However, the book’s main focus is the phonetic code introduced in the second section. I really liked the way the author has chosen kanji that share the same pronunciation and then provides an accessible explanation of the visual similarities between them that aid memorisation. These explanations are in themselves really interesting- I definitely had aspects of kanji I have used for years without noticing pointed out to me. This phonetic code is the book’s greatest success and is a valuable tool in kanji acquisition. Showing how kanji that already share the same sound can be grouped by visual similarity gave me a twofold feeling of reassurance; these kanji were learnable as they were bonded by two compatible systems. In doing this the book left me with that calming, vaguely self-satisfied feeling I get whenever I encounter any tool that manages to explain an aspect of Japanese to me.
The Kanji Code is a painstakingly researched book that is consistently clear and patient in its explanations. Facility to be used to access stand-alone ‘chunks’ of information, based around a sound or character, are particular strengths. On a more meta level the discussions on learning style differences between Chinese and English background learners in the opening chapter added some self-awareness to the way that I learn, and have learnt, kanji that was both useful and interesting. Having experimented with both English explanation (think Genki) and all-Japanese (Kanzen Master) I think there is much to be said for detailed, L1 language explanations, so if you like this style of explanation, you’ll really enjoy that aspect of this book. I feel I learn best by listening and struggle to remember accurate visual details of a character’s construction- I remember the shape of a character but struggle with its constituent radicals, especially when compared with other very similar characters. Due to this I really liked Hamilton’s phonetic system of kanji organisation based around sounds.
The Kanji Code will resonate particularly with several ‘types’ of Japanese learner. Firstly, people who delight in kanji for its own sake. Hamilton identifies and teaches aspects of a character’s design that I had never noticed before, and in discussing its constructions often tells a story that created a surprisingly powerful mnemonic with me. Secondly, I think the book has lots of offer those who are a bit ‘stuck’ with their kanji learning. The Code offers several new ways of approaching the business of character learning altogether, which could help rekindle the all-important fires of motivation essential to progress with kanji. I found the codes surprisingly ‘chunkable’- I loved the feeling that I could learn three or four characters and their linking sound or shape and thus take something concrete from every time I picked the book up. I found the Code motivating in that it is a genuinely enjoyable read, and is a great antidote to the deleterious effect trudging through days of JPLT practice exercises has on one’s motivation. I think this book would be very effective in a supplementary capacity to a more traditional programme of study, whether self-study or taught. I felt it had the effect of ‘tidying up’ my own methods of organising already learnt kanji, and since reading, has helped me to parse out meaning and pronunciation of kanji I hadn’t previously encountered. Hamilton states in her introduction that her book’s intention is to reduce reliance on rote learning of kanji, and she is successful in doing this. The Kanji Code provides a really enjoyable, eminently usable pier out into the sea of kanji that the learner of Japanese has to navigate.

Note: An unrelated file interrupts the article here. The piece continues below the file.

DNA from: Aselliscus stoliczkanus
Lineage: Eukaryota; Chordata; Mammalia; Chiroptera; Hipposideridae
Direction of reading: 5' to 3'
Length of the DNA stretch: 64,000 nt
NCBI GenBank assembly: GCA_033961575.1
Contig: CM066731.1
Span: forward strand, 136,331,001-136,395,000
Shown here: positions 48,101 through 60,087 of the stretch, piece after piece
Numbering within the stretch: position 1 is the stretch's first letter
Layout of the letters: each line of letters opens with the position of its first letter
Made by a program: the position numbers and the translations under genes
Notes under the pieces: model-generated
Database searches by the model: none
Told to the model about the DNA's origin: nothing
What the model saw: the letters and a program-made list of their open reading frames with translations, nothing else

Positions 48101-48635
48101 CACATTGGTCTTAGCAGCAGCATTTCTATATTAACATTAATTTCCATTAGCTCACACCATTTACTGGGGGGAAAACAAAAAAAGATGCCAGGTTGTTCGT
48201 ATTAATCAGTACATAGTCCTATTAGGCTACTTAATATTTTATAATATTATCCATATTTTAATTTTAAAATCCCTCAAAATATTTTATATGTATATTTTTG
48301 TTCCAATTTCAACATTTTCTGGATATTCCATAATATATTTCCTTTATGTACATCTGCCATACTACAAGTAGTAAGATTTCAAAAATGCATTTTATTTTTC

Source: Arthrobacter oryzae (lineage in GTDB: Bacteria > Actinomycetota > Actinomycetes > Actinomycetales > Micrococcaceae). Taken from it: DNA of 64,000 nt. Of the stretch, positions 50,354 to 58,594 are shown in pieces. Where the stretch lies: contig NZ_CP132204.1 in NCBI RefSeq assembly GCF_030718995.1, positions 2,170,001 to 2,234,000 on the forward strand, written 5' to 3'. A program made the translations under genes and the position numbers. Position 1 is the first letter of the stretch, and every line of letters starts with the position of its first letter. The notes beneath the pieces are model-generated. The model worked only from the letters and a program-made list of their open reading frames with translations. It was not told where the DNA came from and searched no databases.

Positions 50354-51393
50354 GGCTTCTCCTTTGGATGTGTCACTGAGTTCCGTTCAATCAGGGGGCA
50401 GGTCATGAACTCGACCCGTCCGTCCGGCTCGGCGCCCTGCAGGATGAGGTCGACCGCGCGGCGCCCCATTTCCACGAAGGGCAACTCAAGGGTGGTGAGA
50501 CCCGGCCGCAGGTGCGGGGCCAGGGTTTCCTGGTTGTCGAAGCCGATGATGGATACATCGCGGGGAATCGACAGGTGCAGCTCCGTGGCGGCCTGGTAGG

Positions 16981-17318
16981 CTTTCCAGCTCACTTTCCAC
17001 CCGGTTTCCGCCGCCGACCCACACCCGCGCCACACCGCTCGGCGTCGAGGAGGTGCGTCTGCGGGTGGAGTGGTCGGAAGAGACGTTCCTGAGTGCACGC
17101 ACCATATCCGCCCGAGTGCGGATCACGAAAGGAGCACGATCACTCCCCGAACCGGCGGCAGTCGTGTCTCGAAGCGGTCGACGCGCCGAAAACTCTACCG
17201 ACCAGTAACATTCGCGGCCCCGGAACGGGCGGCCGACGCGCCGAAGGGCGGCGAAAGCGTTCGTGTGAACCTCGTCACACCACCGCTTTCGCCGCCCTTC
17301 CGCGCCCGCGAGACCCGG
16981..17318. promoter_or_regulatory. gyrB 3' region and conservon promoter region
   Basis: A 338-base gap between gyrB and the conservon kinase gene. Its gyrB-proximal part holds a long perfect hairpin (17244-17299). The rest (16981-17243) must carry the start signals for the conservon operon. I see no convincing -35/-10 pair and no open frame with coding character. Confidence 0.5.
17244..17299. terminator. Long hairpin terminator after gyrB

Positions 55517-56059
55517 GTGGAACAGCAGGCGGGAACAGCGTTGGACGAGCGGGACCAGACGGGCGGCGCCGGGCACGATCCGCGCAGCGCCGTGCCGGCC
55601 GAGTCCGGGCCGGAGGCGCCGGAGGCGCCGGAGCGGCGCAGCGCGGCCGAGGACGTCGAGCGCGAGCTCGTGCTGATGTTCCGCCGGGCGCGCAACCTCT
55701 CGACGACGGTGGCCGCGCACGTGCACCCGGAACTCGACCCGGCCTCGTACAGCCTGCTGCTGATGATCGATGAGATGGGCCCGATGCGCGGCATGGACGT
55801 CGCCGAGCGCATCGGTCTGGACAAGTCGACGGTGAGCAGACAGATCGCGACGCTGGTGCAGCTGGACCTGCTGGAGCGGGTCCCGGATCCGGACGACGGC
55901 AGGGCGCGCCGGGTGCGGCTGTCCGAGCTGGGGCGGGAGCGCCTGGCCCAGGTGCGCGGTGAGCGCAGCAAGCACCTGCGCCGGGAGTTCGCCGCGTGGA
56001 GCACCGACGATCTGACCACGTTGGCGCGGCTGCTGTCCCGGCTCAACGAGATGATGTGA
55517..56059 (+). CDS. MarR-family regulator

JV, parent of a high school student studying Japanese
I bought this book for my son who is studying Japanese but I found myself flicking through the pages immersed in the descriptions and anecdotes. As a text book it’s enchanting and informative – a beautiful gift for your favourite student of this intriguing language. Very highly recommended. Yes, I would recommend this to a friend Source: Booktopia
David, currently studying for JlPT N2
“I’m still going through it but my initial comments would be that it does an excellent job incorporating history into the book as a sort of reasoning behind the method. This method is a very individual approach which could be used as a model for other linguists or teachers. I am thoroughly enjoying it so far.”